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Subject: Your opinion on home in our HOA owner deceased
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Author Messages
KarenT
(Washington)

Posts:248


08/26/2011 11:22 AM  
We have a home in our HOA that the homeowner was tragically killed in a ATV accident in May of 2009. The family walked away - no estate or probate. She was upside down on the mtge. At the time the family walked away there was a tenant in the home until April 2011. The lender just foreclosed and the court document under Washington law gives another 12 months right of redemption. We know the family is not going to redeem and the attorney firm for the lender refuses to pay delinquent dues. The legal owner is deceased and the house is sitting vacant. I know the HOA isn't really legally able to rent the house but we would really like to so we can receive some much needed income. Any thoughts or suggestions?
DonnaS
(Tennessee)

Posts:5671


08/26/2011 11:35 AM  

Karen,

The best and only advice is to contact an attorney. Every State is different in how you might procede to collect some money from this.
BradP
(Kansas)

Posts:2640


08/26/2011 11:53 AM  
Would agree with Donna...
BrianB
(California)

Posts:2820


08/26/2011 12:00 PM  
Karen, examine the statement you made:

I know the HOA isn't legally able to do X, but we want to anyway.

The HOA is a corporation built up of a bunch of normal people's savings and assets.

You are NOT Bank of America. You are NOT Goldman Sachs. You are NOT the US Congress. Therefore, you are not immune to prosecution for your illegal actions, you will be held liable for knowingly violating the law.

So your desire to knowingly do something illegal for potential benefit will mean that everyone stands the chance of losing their homes, property and savings when the law catches up with you.
EdC5
(Florida)

Posts:116


08/26/2011 12:14 PM  
I'd check with the HOA's attorney to see if Washington's statutes contain a prevision like Florida's that allows HOA/COAs to collect the rent due the landlord if the landlord is delinquent on dues.

Edward J Cooke, CMCA, LCAM
PetunkaM
(Florida)

Posts:1000


08/26/2011 12:28 PM  
Karen,

I am not sure ‘the right of redemption’ can be the reason for the bank not to pay the association fees? That is an interesting one. Just know, the banks never want to pay and yes, you may have to consult an attorney. Have you filed a lien?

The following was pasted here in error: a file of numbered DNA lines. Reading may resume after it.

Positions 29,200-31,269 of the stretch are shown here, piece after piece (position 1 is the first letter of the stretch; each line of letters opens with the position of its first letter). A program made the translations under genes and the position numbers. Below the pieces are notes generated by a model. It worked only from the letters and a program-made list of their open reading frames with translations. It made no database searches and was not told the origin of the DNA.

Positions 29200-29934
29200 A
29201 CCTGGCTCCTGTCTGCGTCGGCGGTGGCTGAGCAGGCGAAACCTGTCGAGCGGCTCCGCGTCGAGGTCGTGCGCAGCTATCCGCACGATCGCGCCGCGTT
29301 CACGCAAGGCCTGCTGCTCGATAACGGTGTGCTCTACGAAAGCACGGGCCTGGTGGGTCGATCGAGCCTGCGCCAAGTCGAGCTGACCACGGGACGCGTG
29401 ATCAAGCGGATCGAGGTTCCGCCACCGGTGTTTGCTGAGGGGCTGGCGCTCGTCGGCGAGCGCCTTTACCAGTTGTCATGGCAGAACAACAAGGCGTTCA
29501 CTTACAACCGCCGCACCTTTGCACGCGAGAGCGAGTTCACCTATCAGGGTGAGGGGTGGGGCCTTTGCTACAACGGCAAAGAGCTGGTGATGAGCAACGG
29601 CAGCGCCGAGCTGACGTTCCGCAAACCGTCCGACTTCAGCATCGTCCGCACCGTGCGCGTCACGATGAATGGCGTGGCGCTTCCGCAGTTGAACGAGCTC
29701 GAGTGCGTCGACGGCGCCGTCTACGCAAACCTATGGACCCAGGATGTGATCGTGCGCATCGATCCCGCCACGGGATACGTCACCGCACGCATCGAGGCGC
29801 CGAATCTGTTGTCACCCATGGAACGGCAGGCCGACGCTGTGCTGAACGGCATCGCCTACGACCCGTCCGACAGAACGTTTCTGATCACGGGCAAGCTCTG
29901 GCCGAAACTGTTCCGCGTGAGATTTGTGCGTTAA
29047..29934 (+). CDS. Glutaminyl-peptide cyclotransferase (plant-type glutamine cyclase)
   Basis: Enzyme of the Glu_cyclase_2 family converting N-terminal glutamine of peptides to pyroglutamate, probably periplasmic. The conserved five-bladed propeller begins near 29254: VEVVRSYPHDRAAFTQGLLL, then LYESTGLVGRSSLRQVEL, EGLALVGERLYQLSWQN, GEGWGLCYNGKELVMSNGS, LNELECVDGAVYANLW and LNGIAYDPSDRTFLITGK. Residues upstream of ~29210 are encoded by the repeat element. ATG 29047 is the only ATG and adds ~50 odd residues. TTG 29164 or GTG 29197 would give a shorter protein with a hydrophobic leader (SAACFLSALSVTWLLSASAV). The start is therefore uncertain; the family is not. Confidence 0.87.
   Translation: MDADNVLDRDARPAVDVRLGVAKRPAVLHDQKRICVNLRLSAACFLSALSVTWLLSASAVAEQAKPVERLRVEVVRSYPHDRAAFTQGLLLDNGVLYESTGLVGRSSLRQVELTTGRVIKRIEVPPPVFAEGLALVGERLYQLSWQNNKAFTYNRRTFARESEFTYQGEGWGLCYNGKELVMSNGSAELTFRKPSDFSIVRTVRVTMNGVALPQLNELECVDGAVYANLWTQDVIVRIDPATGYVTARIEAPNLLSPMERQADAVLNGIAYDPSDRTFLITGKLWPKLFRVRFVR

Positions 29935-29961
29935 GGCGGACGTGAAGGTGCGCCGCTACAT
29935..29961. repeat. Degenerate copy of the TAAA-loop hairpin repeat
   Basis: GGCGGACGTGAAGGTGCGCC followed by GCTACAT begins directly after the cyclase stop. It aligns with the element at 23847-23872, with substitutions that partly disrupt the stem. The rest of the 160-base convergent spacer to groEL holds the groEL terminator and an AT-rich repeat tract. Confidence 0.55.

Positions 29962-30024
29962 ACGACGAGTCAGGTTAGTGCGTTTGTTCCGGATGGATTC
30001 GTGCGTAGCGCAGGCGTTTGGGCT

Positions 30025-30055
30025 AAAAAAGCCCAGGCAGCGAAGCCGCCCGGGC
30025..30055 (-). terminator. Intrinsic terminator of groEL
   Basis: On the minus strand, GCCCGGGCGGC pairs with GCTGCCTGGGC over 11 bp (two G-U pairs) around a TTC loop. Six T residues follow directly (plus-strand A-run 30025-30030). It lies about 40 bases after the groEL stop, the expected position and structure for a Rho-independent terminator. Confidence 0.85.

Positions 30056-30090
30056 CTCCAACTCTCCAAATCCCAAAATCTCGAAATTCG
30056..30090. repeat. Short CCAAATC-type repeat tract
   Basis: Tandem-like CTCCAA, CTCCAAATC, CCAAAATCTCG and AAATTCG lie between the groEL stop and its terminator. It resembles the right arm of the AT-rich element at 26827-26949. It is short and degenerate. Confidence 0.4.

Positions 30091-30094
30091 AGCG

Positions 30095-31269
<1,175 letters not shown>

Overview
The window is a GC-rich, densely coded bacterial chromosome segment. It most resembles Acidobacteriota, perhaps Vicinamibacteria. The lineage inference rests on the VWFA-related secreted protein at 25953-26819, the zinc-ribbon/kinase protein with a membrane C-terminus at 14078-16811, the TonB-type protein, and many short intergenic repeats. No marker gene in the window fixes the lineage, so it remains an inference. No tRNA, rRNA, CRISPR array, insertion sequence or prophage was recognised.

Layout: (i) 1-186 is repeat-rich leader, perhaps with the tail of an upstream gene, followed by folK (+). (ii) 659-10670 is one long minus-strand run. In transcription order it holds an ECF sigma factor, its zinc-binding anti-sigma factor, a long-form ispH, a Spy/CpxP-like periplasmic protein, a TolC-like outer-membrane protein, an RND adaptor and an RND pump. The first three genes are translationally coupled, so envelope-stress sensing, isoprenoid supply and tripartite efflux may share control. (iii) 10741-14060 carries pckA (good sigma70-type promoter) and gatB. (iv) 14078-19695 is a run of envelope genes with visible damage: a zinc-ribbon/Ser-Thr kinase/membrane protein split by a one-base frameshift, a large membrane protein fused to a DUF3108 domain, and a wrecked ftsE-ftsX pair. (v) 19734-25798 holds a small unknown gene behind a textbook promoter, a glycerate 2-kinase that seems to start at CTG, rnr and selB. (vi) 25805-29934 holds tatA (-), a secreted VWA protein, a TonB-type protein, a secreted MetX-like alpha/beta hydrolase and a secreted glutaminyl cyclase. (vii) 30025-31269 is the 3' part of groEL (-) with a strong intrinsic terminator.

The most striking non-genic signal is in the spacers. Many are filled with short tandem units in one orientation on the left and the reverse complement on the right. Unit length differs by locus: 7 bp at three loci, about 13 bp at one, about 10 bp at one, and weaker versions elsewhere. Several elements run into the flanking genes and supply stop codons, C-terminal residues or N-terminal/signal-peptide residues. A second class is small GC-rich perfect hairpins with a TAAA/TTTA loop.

…prevision like Florida's that allows HOA/COAs to collect the rent due the landlord if the landlord is delinquent on dues [Ed]

Ed, that provision assumes the property is rented, which this one is not. The Association cannot rent this property.
MelissaP1
(Alabama)

Posts:9134


08/26/2011 3:52 PM  
The HOA doesn't want the property. It's not what you think it will be if the HOA owned it. The probate judge should have decided what to do with the property. The dues aren't forgiven during this time either. It would be best if the HOA has a lien on this property. Hope the bank or family can sell it off soon.

We had an owner pass away in our HOA. It took 6 months for the process to go through Probate. The bank took the property over and eventually sold it. The board decided that owner's that pass get 1 month of dues off not paying. This is a mistake. A nice gesture but a mistake. There should have been a lien put onto the property prior to it going to probate. The judge would have sorted that out. It was then up to the bank and a missed oportunity. They take forever to pay the back dues...

Former HOA President
TimB4
(Virginia)

Posts:16700


08/26/2011 4:01 PM  
Posted By KarenT on 08/26/2011 11:22 AM

The family walked away - no estate or probate.




There is an estate. The estate would consist of all the real property, cash and personal property of the individual. Legally, someone would need to file final tax returns, etc. There may or may not be a requirement for probate (as every State differs).

As Donna and others suggested, you probably need to seek legal advice on this one.
SusanW1
(Michigan)

Posts:5202


08/26/2011 4:13 PM  
Prepare an invoice and get it to the lawyer who has been given the case by the Probate Court. That's about all you can do and expect a long line ahead of you.

Best to hope that the new owner will pay their dues, but I really don't think you are going to get your past dues.

How much are we talking about?

PetunkaM
(Florida)

Posts:1000


08/26/2011 4:18 PM  
No one has ever said the HOA wants to own the property. May be, before a reply is posted , one should understand just a little what ‘the of redemption’ really means. The poster already said if was a judicial order, I think. Perhaps you may want to read this: